Lavell Jones woke up on Christmas morning, got himself a cup of coffee and headed for the chapel. On this day, and every day since July 11, he begins by surrendering to a higher power.
Wednesday marks the first Christmas in 26 years that he’s spent sober.
“My eyes are clear again,” said Jones, 42. “I can hear clearly what He’s saying to me.”
Wearing bright red pants and a tie covered with cartoon Santas, Jones shepherded families and volunteers into the annual Christmas lunch at Baltimore’s Helping Up Mission. Inside the nonprofit’s building off East Baltimore Street, men work to overcome homelessness, alcoholism, addiction and mental illness.
Helping Up Mission, one of the city’s oldest nonprofits serving the poor and the homeless, has provided more than 438,000 meals in the past year. But this feast is something special, they say.
Volunteers scooped donated turkey and potatoes onto the plates of hundreds of men and their families. “Merry Christmas,” one bellowed with every meal he served. Some came from the organization’s homeless shelter to enjoy a warm meal. Others saw the flyers posted across town.
Breaking News Alerts Newsletter
As it happens
Get updates on the coronavirus pandemic and other news as it happens with our free breaking news email alerts.
Many traveled from across the city to spend the day with the fathers or husbands who are in the midst of Helping Up Mission’s yearlong recovery program. For the first 45 days, the men are required to go through a “blackout period” eliminating almost all contact with the outside world, other than family.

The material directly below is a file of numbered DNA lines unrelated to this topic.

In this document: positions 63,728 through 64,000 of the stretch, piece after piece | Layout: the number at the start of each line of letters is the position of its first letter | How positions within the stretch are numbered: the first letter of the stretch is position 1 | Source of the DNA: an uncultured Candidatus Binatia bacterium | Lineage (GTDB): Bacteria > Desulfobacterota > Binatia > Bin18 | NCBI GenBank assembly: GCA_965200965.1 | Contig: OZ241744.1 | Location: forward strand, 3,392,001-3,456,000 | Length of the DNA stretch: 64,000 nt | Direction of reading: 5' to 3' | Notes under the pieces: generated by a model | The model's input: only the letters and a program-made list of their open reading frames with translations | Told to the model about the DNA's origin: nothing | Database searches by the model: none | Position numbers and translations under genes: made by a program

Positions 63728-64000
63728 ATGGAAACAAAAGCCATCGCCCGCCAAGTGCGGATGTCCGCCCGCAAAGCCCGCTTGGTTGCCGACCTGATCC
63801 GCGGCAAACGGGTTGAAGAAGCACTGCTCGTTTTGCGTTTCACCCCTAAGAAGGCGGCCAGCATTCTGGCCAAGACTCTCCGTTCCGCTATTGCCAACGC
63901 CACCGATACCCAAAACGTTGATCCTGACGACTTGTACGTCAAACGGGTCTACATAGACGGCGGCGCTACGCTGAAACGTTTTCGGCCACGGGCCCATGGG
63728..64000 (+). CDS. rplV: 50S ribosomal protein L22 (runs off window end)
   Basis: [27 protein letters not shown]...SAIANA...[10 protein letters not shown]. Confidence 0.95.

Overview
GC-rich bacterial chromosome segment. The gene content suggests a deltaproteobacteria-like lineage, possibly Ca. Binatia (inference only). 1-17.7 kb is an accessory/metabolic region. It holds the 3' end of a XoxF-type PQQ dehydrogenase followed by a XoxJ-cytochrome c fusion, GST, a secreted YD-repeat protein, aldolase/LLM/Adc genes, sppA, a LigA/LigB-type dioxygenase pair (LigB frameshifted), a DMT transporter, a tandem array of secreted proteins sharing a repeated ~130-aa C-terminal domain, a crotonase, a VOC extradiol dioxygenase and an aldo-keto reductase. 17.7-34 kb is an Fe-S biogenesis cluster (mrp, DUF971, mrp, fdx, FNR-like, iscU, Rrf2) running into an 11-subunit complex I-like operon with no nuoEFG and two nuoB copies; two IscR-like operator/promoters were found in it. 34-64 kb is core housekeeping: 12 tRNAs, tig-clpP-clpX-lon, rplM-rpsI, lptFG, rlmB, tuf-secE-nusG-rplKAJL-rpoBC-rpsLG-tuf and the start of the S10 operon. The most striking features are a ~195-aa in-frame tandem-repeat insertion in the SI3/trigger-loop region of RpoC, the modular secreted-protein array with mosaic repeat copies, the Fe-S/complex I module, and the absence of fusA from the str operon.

Derel Owens is one month into the 12-month Spiritual Recovery Program. His 10-year-old daughter screamed out “Dad!” when she saw him walk into the Helping Up Mission lobby.
Sitting in the chapel, Ariel Briggs gave her dad the ornament she made for him — a clear orb filled with a picture of the two of them together. He traded her a picture frame he made while going through the recovery program. “To daddy’s lil angel,” read the frame, painted in pastels designed to match the colors of her bedroom walls.
Nicholas Wachter, 59, said that a week and a half before he came to East Baltimore Street for a Christmas meal, he overdosed and nearly died. It took two injections of Narcan, which counters the effects of opioids, to bring him back.
“I’m just happy to be alive,” he said Wednesday. “This is the best Christmas ever, ever.”